Surgical techniques were as follows. Patients were placed in the extended lithotomy with 30° Trendelenburg position. A six-port transperitoneal approach was used. The 12 mm camera port was inserted in the midline 5 cm above the upper umbilical margin and two 8 mm robotic ports were placed 8 cm away from the umbilicus, along the line from the umbilicus to the anterior spine of the iliac crest (ASIC) bilaterally. An additional 8 mm robotic port for the fourth arm was placed 8 cm directly lateral from the right-sided robotic port. A 12 mm assistant port for retraction and stapling was placed 8 cm lateral from the left-side robotic port. A further 5 mm assistant port for suction and irrigation was placed on the left side between the camera port and the left robotic arm port (Fig. 1). After docking of the robotic system, radical cystectomy was performed by the same process as standard LRC. Standard pelvic lymphadenectomies (both obturator, external iliac) were performed in all patients.
All patients underwent extracorporeal urinary diversions (13 ileal conduits and 4 orthotopic neobladders by Studer method) and 5-7 cm lower midline incisions were made for specimen removal and urinary diversion. In case of an ileal conduit, uretero-ileal anastomosis was performed over 6 Fr double J stents by using 4-0 PDS suture, and the distal end of the conduit was fashioned as a stoma at the right robot arm port site. All orthotopic neobladder was performed by using the Studer method and ureteral stents were used and brought out anteriorly through separate stab wounds. Urethro-enteric anastomosis was then performed intracorporeally after redocking the robotic system (Fig. 2). A Jackson-Pratt drain was placed in the pelvic cavity and around the uretero-enteric anastomosis site, respectively. The nasogastric tube was removed 4 days after surgery and oral liquids were started as tolerated. The drain and ureteral stents were removed at 2-3 weeks after surgery.
Patients were reviewed at 4 weeks and checked by a renal ultrasound at 2 weeks after stent removal, by computed tomography scans at 3 and 6 months postoperatively, and then at 6-month intervals. At these visits, they had a clinical examination, assessment of hemoglobin, electrolytes, creatinine, chloride, bicarbonate, and urethral washing cytology.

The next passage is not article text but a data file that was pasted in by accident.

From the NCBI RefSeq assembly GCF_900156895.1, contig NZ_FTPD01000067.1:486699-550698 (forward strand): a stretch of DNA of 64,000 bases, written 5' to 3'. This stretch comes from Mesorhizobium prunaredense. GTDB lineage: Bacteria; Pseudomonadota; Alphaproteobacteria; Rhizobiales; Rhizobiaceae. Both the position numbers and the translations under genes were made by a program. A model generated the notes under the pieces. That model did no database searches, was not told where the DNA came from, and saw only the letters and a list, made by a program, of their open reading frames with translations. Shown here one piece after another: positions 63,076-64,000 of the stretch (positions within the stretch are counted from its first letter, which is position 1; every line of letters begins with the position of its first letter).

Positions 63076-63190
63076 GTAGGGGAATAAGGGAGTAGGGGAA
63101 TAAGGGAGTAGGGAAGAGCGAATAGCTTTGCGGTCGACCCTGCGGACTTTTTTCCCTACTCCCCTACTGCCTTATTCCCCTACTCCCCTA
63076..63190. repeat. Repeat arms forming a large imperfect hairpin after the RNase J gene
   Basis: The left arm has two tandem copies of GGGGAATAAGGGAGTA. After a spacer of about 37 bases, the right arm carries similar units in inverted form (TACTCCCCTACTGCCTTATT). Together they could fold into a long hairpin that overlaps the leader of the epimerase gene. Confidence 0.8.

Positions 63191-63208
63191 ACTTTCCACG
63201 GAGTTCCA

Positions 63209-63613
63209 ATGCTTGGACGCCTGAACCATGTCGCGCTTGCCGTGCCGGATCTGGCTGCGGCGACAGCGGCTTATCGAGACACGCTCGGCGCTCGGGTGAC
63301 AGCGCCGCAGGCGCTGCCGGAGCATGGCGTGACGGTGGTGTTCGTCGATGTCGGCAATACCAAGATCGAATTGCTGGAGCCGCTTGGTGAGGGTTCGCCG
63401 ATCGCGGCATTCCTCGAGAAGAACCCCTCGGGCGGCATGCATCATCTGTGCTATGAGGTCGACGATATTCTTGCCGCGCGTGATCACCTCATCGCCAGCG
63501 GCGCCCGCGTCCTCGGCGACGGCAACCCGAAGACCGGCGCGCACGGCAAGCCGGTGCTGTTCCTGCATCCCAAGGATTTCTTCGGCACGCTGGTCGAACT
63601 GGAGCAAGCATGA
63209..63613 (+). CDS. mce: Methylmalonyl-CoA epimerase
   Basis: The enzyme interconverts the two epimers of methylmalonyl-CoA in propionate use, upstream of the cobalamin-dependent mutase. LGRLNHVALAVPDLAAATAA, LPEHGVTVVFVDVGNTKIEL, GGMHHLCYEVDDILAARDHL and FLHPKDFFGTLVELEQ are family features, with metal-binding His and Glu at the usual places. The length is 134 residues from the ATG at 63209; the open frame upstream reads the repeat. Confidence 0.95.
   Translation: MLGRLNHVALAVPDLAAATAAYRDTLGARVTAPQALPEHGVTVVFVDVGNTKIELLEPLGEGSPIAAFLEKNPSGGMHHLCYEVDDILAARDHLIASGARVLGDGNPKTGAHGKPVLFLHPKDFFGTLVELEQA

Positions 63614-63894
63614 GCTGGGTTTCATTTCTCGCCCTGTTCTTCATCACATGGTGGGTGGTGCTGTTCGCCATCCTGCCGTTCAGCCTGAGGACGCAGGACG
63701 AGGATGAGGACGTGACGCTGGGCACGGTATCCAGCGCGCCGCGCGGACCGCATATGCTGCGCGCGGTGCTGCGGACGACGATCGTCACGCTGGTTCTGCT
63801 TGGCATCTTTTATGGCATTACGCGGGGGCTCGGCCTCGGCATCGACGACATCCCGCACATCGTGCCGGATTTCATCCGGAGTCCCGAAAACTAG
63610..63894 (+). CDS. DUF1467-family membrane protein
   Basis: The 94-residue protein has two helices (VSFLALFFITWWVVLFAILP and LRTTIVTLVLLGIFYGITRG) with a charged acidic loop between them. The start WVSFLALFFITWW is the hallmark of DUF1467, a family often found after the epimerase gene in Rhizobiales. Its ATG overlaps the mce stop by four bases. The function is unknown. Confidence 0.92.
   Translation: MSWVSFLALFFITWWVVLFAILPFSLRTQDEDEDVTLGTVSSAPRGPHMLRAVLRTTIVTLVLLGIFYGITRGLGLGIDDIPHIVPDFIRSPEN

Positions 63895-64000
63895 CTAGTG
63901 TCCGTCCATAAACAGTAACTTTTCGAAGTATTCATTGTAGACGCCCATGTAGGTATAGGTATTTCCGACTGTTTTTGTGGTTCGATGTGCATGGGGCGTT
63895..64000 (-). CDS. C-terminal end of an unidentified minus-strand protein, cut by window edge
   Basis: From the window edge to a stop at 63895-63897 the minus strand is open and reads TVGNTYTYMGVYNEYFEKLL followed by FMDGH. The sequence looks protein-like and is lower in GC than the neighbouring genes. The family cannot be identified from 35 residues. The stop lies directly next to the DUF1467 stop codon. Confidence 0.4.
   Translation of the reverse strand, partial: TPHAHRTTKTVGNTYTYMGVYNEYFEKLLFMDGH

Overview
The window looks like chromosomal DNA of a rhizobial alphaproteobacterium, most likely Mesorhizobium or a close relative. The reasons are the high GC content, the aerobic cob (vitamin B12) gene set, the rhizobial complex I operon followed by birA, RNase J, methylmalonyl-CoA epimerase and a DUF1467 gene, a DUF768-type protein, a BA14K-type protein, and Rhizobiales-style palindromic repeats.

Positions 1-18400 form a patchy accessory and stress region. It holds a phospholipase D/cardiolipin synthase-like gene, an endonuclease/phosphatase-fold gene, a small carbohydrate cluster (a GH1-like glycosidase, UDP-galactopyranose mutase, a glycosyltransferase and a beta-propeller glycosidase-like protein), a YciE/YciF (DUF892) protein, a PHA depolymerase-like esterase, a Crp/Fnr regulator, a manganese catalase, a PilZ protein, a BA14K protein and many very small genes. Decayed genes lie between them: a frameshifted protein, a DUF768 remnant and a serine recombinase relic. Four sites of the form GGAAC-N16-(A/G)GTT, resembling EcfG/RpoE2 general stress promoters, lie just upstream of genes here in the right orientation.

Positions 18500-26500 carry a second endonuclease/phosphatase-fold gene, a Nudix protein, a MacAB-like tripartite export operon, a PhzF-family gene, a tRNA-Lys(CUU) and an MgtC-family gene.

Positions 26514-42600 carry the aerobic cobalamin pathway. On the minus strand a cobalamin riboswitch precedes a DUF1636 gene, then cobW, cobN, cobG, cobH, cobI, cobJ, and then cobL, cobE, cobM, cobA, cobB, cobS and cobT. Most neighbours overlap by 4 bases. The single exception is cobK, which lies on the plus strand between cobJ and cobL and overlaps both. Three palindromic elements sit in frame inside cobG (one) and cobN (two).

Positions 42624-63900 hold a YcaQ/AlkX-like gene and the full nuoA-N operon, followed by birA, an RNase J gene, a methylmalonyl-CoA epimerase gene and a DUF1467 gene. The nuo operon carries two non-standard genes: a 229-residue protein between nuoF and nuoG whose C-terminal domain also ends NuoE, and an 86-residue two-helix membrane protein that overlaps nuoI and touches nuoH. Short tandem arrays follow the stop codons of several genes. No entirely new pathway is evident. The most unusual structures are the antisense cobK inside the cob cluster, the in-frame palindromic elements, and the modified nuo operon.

The mean total operative time was 379.1 minutes (range, 330-460 minutes), including 32.6 minutes for pelvic lymph node dissection, 185.2 minutes for RLRC, and 159.4 minutes for urinary diversion. All patients underwent extracorporeal urinary diversions (13 ileal conduits and 4 orthotopic neobladders by the Studer method), and there were no patients who underwent urethrectomy. The mean operative time for the ileal conduit (IC) group was significantly shorter than that for the orthotopic neobladder (ON) group (371.0 minutes vs. 442.5 minutes, p=0.010). The detailed operative time of each patient is shown in Fig. 3. No intraoperative complications occurred.
The mean estimated blood loss was 215.3 ml (range, 120-400 ml) for the IC group and 195.0 ml (range, 180-200 ml) for the ON group (p=0.871). The overall perioperative transfusion rate for RLRC was 35.2% (6/17). The time to oral intake and time to ambulation were 5.0 days (range, 4-8 days) and 1.3 days (range, 1-3 days), respectively. Mean hospital stay was 20.7 days (range, 11-41 days), including 18.2 days (range, 11-41 days) for the IC group and 27.5 days (range, 17-40 days) for the ON group (p=0.245). The time to oral intake (5.1 vs. 4.5 days) and time to ambulation (1.4 vs. 1.0 day) were similar between the groups (p>0.05). Perioperative complications occurred in 4 patients (23.5%), including 1 ileus, 1 acute renal failure, 1 acute pyelonephritis, and 1 urinary leakage. Every complication was successfully managed conservatively (Table 2). There were no significant differences in perioperative outcomes between the male and female groups (Table 3).
The pathologic reports showed urothelial cell carcinomas in all cases, and the pathologic stages were 1 TisN0M0, 5 T1N0M0, 1 T1N1M0, 3 T2N0M0, 5 T3N0M0, and 2 T4N0M0. The average number of retrieved lymph nodes was 5.9 (range, 0-18). One patient had lymph node metastasis and 1 of 3 nodes was involved by the tumor. This patient received 3 cycles of adjuvant gemcitabine/cisplatin chemotherapy. No patient had a positive surgical resection margin. The mean follow-up period for RLRC was 8.3 months (range, 3-19 months), and there was no local recurrence or distant metastasis during the follow-up period.